Understands how to use angles in order to create more separation;
knows how to set up his routes, including widening his release
to give his quarterback a larger target area on downfield throws.
(2:05, 2:10, 5:37)
Almost impossible for a linebacker/safety to defend down
the seam if he isn't redirected at the line of scrimmage. (1:24, 2:17, 2:37, 2:41, 3:10, 6:03)
Tracks the ball over his shoulder well and able to catch
away from his body. (0:00, 2:37,
Better blocker than he is generally given credit for; drives
his defender out of the play on a regular basis (0:06,
1:11, 1:39, 3:54, 4:13) and more than capable of getting
his guy on the ground. (1:19,
1:34, 3:03, 3:13)
Focus drops were an issue (1:37,
3:11, 4:20); although he improved in this
area in 2018, he was charged with 13 drops on 91 catchable targets
over his career, per Pro Football Focus.
Physicality; gets pushed off track during routes.
Allows himself to go down on the first tackle attempt too
often (only broke two tackles last season).
Why wasn't he used more often? Amassed 78 catches - 19 of
which went for touchdowns - in 30 games despite being the most
obvious mismatch in just about every game.
It was once said the only person who could stop Michael Jordan
was Dean Smith (his coach at North Carolina for all the millennials
out there). While it would be ridiculous to suggest Fant will
be to football what Jordan was to basketball, the point is that
a coaching philosophy can stymie a player's production as much
as anything a defense can throw at him. It also doesn't help matters
the majority of college offensive coordinators are so fascinated
with spread concepts and tempo that they don't bother taking advantage
of the player who often gives the offense the best matchup more
often than not: tight ends. Once could make the case that last
year's uber-athlete at tight end (Mike Gesicki) was underutilized
at Penn State and he still finished with 129 career catches, including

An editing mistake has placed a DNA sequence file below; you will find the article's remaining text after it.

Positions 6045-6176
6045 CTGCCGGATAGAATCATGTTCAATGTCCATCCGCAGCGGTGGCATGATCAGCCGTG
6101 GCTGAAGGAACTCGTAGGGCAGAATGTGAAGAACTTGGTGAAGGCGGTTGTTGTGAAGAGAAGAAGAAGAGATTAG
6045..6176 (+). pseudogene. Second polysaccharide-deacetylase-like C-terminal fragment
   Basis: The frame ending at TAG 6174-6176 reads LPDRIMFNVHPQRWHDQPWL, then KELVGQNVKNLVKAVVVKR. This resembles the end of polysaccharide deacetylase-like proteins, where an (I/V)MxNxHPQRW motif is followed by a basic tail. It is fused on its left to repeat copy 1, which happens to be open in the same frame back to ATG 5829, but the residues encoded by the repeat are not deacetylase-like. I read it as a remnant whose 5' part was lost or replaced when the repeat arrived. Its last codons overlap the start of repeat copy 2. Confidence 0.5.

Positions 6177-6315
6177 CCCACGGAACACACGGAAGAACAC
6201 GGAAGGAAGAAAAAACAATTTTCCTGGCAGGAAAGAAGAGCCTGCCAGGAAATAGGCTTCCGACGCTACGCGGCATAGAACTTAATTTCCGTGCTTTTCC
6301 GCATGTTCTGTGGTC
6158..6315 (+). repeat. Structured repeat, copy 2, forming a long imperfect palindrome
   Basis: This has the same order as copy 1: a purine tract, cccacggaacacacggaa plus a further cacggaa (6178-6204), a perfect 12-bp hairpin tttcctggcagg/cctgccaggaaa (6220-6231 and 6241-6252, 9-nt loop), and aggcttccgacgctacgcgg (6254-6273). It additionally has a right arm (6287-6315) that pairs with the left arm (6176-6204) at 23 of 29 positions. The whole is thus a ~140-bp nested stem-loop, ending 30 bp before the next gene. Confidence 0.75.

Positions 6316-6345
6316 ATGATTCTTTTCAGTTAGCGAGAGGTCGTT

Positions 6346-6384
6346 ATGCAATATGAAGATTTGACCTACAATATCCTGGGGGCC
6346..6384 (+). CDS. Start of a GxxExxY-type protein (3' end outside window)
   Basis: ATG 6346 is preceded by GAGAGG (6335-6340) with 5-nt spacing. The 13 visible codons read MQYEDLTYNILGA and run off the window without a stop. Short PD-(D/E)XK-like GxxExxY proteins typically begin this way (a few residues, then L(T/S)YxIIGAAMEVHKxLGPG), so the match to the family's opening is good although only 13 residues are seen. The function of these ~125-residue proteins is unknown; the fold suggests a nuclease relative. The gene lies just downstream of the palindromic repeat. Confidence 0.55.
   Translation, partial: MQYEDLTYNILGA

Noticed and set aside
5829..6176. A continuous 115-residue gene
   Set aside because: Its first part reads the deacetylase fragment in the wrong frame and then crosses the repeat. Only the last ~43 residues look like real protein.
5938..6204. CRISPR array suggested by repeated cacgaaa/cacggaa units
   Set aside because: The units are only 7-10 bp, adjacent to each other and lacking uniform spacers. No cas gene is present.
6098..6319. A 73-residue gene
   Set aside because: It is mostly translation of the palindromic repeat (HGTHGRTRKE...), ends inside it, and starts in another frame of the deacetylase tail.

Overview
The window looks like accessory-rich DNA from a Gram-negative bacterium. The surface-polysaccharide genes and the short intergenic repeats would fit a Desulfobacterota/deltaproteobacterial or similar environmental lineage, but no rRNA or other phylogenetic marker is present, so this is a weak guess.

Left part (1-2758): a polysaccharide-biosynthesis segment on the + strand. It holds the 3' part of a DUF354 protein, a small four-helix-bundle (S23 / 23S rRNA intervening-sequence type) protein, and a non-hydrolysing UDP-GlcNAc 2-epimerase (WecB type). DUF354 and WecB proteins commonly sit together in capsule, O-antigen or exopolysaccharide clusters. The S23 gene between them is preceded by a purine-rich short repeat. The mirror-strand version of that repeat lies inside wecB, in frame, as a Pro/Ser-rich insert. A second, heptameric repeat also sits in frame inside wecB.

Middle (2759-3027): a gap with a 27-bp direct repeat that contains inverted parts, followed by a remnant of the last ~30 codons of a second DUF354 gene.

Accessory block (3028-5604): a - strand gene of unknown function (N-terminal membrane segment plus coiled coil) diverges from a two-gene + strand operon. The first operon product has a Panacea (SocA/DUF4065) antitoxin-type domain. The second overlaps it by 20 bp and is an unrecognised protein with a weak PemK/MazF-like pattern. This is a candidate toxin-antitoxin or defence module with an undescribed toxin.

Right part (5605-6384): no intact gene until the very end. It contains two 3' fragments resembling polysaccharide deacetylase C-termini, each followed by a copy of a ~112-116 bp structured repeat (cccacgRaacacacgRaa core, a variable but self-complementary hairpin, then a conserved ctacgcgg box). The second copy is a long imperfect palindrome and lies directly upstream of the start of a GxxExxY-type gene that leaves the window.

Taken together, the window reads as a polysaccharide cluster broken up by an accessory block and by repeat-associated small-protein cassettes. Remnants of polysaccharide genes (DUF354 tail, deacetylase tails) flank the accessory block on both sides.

57 in his final season. Fant never caught more than 40 passes
despite scoring a touchdown every 4.1 receptions.
The good thing about Fant's public perception is that virtually
no one appears to be overly concerned about his college production.
While George Kittle and 2018 teammate T.J. Hockenson may be better
all-around players, Fant is arguably the best athlete and the
most unique weapon of the bunch. Imagine for a second trying to
find a second or third level of a defense capable of running a
sub-4.5 (speed) and serve as a deterrent for a 6-4 receiver (size).
Now imagine that same defender also having a 40-inch vertical
(explosion), an 80-inch wingspan (width, horizontally and vertically)
and 6.81 three-cone time (explosion) - the last of which ranked
11th among all players at the 2019 NFL Combine. I'm not sure that
kind of defender exists and, if he does, he may be the only one.
Perhaps the best part of Fant is that he is not merely a superb
athlete, as he ran a varied route tree at Iowa and was well-schooled
in some of the tricks of the trade when it comes to accentuating
his vast talent.
Blocking is the one area Fant seems to get the most criticism.
It's not completely unwarranted, but it has been overblown to
a large degree. Yes, he doesn't show the same tenacity that Hockenson
does, but there aren't many college tight ends that do. Drops
are a bigger concern, but his issues in this area are more surprising
than alarming. Fant's upside is massive, and all it is going to
take is a creative NFL play-caller to move him from H-back to
the slot to the outside to in-line and a few matchups against
5-9 corners or box safeties before coordinators start trying to
scheme up defenses designed to stop him. I would imagine he will
struggle out of the gate as most rookies do at his position, but
it's hard to imagine he won't be a key part of his team's offensive
attack sooner than later. He's a better overall prospect than
Ebron was in 2014 and more polished, so it would be highly disappointing
if he wasn't one of the 10 most-feared pass-catchers at his position
by the end of the 2020 season. There's enough bust potential here
for teams to hold off drafting him until the end of the first
round, but there's also limitless upside (and multiple Pro Bowls
in his future) if he is willing to put the time into his game.
Doug Orth has written for FF
Today since 2006 and been featured in USA Today’s Fantasy
Football Preview magazine since 2010. He hosted USA Today’s
hour-long, pre-kickoff fantasy football internet chat every Sunday
in 2012-13 and appears as a guest analyst on a number of national
sports radio shows, including Sirius XM’s “Fantasy Drive”.
Doug is also a member of the Fantasy Sports Writers Association.